In recovery, we have come to understand that true serenity is defined by how we respond to the trials of life; both big and small. When we are on retreat, of course we gain a type of serenity. It is the serenity of secluded spiritual practice. The very nature of retreat facilitates it. In recovery, we gain practical serenity. That is the calm of not responding negatively in the face of adversity. It is actually of a much more profound genus.
Personal Reflection: How can I improve my response to conflict?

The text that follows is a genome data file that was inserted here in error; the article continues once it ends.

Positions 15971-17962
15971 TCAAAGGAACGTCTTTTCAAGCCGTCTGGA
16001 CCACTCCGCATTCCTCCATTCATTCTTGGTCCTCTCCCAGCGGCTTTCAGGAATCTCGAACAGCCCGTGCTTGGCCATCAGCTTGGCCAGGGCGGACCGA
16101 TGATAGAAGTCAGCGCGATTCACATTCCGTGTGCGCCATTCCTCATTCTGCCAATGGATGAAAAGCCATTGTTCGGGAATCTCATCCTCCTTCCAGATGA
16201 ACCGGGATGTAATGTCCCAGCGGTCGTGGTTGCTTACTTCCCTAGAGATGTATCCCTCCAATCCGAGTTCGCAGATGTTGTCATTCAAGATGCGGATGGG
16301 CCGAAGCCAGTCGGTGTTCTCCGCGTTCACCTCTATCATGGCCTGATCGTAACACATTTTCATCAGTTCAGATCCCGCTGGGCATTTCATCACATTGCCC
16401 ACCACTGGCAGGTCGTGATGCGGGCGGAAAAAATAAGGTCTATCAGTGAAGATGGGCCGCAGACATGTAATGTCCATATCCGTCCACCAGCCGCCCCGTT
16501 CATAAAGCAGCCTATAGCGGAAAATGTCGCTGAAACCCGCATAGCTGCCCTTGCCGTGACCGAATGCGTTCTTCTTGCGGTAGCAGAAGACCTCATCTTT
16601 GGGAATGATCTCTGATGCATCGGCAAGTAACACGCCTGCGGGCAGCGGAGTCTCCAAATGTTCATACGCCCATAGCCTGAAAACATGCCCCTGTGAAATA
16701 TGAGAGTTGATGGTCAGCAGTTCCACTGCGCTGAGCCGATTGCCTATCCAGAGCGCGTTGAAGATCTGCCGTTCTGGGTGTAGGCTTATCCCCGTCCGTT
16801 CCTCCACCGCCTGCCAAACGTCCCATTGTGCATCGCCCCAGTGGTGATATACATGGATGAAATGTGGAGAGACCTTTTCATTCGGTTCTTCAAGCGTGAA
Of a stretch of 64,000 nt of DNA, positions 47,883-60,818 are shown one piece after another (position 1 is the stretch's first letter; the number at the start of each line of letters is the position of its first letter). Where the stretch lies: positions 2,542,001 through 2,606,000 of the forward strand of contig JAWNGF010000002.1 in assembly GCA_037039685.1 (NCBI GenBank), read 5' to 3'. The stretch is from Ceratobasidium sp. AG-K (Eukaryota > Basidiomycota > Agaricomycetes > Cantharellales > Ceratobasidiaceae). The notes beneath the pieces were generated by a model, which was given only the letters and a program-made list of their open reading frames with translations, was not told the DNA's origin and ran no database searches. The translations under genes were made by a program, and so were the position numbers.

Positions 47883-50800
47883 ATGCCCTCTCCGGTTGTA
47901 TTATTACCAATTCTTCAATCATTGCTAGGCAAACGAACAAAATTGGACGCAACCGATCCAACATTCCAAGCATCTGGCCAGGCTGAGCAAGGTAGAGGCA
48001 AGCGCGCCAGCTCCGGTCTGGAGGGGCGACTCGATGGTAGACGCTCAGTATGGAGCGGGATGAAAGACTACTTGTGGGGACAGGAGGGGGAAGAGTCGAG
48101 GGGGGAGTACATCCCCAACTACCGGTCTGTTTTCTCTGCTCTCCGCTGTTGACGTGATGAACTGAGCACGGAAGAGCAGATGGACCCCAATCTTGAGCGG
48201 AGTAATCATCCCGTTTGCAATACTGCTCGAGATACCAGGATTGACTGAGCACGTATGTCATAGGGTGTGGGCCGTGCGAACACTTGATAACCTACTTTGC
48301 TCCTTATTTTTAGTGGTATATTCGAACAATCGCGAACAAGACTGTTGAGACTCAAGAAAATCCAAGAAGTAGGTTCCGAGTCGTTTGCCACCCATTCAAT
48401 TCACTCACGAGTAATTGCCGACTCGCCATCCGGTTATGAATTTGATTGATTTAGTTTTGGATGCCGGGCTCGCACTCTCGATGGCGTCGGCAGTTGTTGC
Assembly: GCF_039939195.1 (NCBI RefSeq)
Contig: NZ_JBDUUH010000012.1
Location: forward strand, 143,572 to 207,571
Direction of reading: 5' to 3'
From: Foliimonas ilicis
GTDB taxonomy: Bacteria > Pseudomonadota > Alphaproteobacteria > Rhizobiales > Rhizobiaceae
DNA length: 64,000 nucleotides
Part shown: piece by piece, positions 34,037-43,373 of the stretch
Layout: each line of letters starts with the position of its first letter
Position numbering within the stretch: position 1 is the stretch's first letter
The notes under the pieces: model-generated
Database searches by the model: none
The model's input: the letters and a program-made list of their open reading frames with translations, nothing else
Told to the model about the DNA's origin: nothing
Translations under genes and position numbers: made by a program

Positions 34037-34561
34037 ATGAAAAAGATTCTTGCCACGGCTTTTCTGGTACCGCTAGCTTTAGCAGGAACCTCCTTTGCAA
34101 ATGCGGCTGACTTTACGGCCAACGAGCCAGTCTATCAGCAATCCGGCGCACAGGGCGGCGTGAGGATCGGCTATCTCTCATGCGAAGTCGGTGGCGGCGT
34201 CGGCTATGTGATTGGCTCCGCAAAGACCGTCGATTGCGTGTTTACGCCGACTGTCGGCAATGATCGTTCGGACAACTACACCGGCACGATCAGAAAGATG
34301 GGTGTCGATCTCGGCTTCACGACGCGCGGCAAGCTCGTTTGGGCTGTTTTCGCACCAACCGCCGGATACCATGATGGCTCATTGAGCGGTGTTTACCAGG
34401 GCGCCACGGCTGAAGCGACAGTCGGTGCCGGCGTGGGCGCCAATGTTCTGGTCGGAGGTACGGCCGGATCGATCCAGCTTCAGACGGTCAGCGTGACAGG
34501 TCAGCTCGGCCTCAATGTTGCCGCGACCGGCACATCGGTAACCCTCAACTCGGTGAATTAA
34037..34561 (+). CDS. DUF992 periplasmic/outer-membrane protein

Recently, two people who had just come out of their yoga class had a small fender bender in the parking lot. Right after the accident they began to yell at each other at the top of their lungs. Both had spent an hour doing deep stretches in class and ended their session in deep meditation. Yet now, just a few minutes later, they had left the serenity of the class far behind. So, the question is where did a spiritual experience take place that morning? Many would say that their hour long session of yoga and meditation qualified as spiritual. We in the program look at life a little differently. We believe the true spiritual experience took place when they lost it with one another in the parking lot. Yes, the yoga class was very nice and relaxing. But, it was when they were yelling at each other that they had the greater opportunity for spiritual growth. If they had chosen to examine their actions, they would have discovered opportunities to work on anger, pride, self righteousness, arrogance and a host of other defects of character. The real spiritual “work” takes place when we see those darker parts of ourselves and have the capacity to own up to them. If one of them had stopped yelling and said “forgive me for hitting your car”, that would have been a spiritual home run.